I decided to try my luck 3 days later. Richard gave me detailed indications about the location of the famous tree.  I found it easily but the Cochoas lived up to their reputation i.e. sluggish and elusive. I had a glimpse of two birds - maybe the same individual - around the tree, frustrating brief views but not so bad after all. I covered up with my camo blanket at 20 meters from the tree, down the trail a bit (didn't want to be seen by walkers...) and waited. 45 minutes later, a female landed on a branch, stayed few seconds then flew up and away, not to be seen again the two following hours. End of the show. Short but intense!

Seeing this near-mythical creature was a dream – finally fulfilled. I hope this pair will breed successfully and will not be too sensitive to disturbance by noisy walkers that invade the place each weekend. With the coming of spring and warm weather, their number will increase significantly over the next few weeks.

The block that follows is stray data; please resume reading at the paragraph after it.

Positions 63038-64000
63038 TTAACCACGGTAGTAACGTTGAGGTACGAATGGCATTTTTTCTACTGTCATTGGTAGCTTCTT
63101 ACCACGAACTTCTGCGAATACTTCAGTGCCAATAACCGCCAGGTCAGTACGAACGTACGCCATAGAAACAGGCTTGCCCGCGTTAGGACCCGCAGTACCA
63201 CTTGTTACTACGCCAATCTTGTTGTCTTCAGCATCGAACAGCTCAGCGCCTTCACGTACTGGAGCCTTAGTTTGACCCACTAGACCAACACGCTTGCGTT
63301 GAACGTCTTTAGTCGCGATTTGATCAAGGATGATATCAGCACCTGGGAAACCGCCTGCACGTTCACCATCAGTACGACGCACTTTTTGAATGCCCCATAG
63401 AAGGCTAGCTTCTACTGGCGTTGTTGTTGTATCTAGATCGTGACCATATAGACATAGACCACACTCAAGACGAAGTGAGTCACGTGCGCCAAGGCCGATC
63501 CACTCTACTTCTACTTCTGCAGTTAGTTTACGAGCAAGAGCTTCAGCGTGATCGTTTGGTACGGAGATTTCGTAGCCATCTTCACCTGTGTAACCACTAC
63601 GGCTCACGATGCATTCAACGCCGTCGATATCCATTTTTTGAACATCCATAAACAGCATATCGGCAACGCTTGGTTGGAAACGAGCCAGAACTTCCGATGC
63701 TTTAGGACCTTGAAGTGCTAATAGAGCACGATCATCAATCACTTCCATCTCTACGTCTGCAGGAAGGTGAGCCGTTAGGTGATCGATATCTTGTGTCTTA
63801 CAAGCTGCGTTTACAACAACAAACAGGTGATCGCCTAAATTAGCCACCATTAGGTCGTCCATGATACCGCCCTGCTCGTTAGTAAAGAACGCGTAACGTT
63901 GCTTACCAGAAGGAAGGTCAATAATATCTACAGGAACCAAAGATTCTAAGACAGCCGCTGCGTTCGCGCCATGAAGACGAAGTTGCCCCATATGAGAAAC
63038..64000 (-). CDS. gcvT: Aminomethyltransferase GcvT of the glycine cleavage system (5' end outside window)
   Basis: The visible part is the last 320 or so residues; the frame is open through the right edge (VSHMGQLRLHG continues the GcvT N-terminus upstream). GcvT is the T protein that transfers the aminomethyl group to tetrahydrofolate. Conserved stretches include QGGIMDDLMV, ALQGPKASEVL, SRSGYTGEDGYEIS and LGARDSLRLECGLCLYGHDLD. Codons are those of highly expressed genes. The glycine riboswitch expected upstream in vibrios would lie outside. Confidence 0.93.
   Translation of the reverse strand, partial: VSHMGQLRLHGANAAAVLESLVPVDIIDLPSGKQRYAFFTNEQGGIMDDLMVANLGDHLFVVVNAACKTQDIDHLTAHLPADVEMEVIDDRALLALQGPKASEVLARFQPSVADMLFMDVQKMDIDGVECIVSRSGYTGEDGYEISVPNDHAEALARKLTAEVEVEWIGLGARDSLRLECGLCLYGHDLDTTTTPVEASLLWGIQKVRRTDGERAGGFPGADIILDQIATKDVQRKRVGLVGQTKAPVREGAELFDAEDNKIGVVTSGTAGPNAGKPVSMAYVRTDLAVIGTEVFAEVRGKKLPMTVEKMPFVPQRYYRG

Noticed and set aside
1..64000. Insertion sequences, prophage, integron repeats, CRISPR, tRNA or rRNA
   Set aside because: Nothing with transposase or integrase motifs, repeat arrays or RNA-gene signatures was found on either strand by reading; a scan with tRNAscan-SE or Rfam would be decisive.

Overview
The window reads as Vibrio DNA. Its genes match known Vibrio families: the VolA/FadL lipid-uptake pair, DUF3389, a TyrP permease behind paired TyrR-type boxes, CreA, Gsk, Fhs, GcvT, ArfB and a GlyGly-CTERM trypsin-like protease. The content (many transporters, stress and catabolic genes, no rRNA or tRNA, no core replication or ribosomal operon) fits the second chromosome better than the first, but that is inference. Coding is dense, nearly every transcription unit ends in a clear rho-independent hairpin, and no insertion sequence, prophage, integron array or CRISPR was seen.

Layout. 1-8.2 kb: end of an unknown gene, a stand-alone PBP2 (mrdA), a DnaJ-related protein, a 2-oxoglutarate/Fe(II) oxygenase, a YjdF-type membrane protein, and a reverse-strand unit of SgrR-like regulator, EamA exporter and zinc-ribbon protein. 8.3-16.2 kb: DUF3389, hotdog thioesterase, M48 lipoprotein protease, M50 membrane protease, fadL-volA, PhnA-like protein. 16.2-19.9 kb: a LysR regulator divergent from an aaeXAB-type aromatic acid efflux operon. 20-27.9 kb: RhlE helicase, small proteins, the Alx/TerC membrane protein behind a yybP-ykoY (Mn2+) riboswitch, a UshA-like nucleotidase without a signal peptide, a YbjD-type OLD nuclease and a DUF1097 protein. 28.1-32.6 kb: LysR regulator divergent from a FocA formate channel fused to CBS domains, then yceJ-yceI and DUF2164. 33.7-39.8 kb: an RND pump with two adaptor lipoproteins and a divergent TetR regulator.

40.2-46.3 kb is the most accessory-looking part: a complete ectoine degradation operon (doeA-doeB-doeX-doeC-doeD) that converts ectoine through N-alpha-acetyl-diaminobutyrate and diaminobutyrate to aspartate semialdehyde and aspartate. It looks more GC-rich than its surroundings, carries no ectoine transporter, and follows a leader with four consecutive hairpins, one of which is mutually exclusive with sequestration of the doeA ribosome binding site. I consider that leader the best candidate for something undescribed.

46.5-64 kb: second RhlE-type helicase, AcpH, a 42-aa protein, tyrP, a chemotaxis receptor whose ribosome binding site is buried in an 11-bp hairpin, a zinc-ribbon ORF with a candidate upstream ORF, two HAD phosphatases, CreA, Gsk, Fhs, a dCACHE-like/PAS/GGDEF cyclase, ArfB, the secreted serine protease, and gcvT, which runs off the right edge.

The brownish wash on wings indicates a female

14 April 2015

More photos of Brown-breasted Flycatcher from Hanoi

Another Brown-breasted Flycatcher found the 13th April, one day after the one photographed one day before (see previous post), at a different patch.

Note the rufous edges to the greater coverts and tertials, the pale lower mandible, the pinky/fleshy legs.The lores are pale and the eye ring is conspicuous. The chin and throat are white while the breast and sides of the body are pale brown.